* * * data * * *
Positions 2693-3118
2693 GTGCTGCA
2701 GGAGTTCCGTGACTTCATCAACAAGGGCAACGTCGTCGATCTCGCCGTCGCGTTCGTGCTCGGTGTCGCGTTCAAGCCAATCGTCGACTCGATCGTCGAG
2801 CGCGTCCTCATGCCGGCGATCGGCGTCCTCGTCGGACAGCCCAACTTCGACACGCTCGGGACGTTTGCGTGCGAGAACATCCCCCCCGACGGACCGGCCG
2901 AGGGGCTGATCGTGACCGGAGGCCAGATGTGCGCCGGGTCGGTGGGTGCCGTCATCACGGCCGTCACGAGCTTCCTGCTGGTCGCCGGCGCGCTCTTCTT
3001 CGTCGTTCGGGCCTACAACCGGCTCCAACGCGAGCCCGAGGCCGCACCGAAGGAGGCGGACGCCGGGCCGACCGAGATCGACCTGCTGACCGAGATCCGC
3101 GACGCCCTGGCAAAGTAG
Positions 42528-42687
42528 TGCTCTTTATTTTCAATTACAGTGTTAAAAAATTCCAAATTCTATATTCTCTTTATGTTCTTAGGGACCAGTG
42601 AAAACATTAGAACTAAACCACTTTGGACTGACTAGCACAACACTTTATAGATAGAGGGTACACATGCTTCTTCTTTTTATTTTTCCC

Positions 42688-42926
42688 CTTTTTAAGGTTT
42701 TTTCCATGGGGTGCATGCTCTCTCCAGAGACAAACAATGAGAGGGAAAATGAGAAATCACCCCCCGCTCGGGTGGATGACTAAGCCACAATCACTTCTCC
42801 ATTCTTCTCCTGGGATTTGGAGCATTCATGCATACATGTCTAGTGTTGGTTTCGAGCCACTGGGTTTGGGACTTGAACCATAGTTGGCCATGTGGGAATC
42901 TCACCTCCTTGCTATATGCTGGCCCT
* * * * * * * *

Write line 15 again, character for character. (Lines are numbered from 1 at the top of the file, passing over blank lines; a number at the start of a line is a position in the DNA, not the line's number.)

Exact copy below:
42901 TCACCTCCTTGCTATATGCTGGCCCT